Accelerate-Spark Information Session

Neil D. Lawrence

Jessica K. Montgomery

Raoul-Gabriel Urma


Accelerate-Spark information session


  • Zoom housekeeping
    • Microphone on mute when not speaking.
    • “Raise Hand” or post in chat for questions.

A University Computing Laboratory

In 1932 John Lennard-Jones, Professor of Theoretical Physics at Bristol University, was appointed to the John Humphrey Plummer Chair of Theoretical Chemistry at Cambridge University, which had become available thanks to a munificent bequest to the University of £200,000. In his new position Lennard-Jones continued the research he had started at Bristol University on the application of quantum mechanics to problems associated with chemistry. He and his students identified a number of problems that gave rise to complex equations which could only be solved by numerical methods.

Cambridge Computing ((Cambridge computing, 2013), pg 21)

AI for Science

One of biology’s biggest mysteries is how proteins fold to create exquisitely unique three-dimensional structures. Every living thing – from the smallest bacteria to plants, animals and humans – is defined and powered by the proteins that help it function at the molecular level.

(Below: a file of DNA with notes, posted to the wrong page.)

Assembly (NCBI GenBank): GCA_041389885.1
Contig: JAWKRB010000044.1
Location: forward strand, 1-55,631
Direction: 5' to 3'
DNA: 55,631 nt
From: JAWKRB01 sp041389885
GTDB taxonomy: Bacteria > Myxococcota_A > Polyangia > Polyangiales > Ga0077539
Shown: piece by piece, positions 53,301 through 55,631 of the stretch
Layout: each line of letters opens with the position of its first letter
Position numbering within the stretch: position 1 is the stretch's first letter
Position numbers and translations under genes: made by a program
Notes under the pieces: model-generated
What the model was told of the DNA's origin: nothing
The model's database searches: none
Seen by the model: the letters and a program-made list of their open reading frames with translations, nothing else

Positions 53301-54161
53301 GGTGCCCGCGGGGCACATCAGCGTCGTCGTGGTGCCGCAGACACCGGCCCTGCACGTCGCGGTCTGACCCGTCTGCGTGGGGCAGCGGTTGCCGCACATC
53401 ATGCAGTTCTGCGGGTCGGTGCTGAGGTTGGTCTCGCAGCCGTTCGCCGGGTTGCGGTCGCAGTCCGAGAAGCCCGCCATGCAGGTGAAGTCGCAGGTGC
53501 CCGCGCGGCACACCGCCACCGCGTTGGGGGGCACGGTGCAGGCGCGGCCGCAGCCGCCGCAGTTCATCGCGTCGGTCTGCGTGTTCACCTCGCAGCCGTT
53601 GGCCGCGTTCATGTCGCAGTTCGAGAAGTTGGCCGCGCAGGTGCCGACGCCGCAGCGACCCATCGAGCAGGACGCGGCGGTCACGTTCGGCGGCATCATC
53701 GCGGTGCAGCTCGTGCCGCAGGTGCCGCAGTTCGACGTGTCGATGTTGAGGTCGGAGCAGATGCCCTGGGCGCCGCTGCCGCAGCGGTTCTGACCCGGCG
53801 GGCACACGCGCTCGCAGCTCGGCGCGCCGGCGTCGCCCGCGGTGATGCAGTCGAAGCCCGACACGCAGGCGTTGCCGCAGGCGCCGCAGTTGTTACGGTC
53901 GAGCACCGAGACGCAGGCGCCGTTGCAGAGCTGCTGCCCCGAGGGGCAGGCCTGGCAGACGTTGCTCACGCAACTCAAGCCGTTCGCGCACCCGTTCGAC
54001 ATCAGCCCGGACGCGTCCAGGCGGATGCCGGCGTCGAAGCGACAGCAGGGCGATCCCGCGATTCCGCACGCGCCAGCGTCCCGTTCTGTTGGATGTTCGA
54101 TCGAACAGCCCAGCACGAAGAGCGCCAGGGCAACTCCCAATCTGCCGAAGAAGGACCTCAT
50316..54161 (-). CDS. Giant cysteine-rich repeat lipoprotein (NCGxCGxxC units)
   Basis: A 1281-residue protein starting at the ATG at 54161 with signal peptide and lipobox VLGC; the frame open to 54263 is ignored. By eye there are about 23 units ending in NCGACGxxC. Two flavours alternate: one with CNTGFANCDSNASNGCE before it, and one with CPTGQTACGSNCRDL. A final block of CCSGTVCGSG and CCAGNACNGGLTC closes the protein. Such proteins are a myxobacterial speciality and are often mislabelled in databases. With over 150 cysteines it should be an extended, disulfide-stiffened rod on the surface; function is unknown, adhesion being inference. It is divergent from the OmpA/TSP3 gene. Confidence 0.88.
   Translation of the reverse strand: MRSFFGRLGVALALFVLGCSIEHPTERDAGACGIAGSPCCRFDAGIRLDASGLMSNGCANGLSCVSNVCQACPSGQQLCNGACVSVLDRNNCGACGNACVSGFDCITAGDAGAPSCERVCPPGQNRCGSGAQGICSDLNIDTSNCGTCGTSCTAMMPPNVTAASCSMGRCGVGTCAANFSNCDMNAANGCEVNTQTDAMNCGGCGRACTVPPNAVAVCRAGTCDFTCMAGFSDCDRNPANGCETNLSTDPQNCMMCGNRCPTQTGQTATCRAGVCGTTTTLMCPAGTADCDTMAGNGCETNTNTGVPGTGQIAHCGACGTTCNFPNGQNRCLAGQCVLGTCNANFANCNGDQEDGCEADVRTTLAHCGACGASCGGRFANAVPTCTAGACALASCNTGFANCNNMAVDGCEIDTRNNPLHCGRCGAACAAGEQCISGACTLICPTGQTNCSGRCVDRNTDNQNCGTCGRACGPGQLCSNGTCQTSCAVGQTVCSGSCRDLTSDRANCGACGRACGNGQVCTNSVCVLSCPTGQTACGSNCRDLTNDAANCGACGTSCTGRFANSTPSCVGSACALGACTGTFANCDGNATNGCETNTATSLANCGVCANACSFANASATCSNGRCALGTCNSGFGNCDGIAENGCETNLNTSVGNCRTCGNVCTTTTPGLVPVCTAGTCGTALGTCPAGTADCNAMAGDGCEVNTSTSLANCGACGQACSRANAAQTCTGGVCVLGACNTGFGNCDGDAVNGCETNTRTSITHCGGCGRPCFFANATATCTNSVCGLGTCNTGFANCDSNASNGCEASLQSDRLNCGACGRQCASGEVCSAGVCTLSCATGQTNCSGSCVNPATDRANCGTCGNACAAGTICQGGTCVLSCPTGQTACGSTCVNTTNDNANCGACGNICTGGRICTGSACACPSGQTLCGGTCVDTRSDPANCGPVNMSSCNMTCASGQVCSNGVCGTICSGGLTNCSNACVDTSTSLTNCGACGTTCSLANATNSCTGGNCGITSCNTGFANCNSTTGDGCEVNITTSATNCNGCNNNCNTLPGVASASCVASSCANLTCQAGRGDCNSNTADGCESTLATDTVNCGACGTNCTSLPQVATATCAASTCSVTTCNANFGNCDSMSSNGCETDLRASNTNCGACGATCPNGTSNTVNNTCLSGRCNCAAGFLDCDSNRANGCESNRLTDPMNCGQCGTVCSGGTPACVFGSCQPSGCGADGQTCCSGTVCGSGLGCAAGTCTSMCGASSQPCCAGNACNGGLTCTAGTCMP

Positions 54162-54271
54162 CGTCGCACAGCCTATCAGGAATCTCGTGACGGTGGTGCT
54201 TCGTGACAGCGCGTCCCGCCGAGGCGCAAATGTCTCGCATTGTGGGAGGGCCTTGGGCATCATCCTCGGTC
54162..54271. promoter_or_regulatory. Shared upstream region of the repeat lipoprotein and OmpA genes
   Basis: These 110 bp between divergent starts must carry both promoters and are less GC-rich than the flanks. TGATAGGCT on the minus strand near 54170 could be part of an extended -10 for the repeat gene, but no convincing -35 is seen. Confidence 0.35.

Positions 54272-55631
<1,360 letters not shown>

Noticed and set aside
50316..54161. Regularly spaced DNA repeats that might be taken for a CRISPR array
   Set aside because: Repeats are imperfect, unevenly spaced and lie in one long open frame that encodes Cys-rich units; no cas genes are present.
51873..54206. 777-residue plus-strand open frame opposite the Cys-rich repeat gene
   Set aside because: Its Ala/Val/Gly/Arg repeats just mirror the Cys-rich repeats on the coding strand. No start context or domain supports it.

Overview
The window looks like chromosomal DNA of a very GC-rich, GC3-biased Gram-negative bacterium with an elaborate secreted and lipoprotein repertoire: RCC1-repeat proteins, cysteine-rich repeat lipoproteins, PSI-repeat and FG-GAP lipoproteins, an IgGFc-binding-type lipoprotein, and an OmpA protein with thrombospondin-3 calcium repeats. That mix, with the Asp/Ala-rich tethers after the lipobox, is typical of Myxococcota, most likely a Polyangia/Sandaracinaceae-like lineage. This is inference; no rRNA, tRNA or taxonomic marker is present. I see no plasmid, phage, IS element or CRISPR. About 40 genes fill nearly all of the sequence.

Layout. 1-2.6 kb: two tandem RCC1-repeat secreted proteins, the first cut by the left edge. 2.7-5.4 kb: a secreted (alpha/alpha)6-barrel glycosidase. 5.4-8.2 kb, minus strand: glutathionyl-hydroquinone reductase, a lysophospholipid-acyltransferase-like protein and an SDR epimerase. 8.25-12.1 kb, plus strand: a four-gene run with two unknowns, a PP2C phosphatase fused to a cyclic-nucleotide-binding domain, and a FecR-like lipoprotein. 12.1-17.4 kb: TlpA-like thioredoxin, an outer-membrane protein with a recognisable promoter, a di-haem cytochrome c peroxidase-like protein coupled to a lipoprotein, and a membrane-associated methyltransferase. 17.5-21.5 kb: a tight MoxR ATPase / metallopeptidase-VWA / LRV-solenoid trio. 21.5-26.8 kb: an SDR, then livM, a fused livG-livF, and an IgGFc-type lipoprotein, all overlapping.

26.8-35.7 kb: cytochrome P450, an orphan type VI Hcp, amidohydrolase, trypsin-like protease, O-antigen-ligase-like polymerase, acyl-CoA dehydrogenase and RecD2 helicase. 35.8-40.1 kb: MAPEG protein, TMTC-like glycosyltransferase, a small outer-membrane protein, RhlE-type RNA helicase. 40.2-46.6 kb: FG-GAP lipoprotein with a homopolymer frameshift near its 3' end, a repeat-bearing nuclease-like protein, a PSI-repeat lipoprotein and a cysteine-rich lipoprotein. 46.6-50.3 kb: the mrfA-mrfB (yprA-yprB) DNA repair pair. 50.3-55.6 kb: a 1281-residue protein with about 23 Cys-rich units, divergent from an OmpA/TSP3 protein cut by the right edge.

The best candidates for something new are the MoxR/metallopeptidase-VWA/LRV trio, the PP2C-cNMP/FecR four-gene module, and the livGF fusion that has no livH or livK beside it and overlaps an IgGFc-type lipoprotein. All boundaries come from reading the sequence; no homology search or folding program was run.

So far, this mystery remained unsolved, and determining a single protein structure often required years of experimental effort. It’s tremendous to see the triumph of human curiosity, endeavour and intelligence in solving this problem. A better understanding of protein structures and the ability to predict them using a computer means a better understanding of life, evolution and, of course, human health and disease.

Professor Dame Janet Thornton, Director Emeritus of EMBL

The Accelerate Programme

  • Research
  • Teaching and learning
    • Ramp or Bridge model
  • Engagement

Accelerate-Spark data science for science residency

  • Next activity:
    • Data for science residency.
  • Hand over to Raoul.



Cambridge computing: The first 75 years, 2013.. Third Millenium Publishing.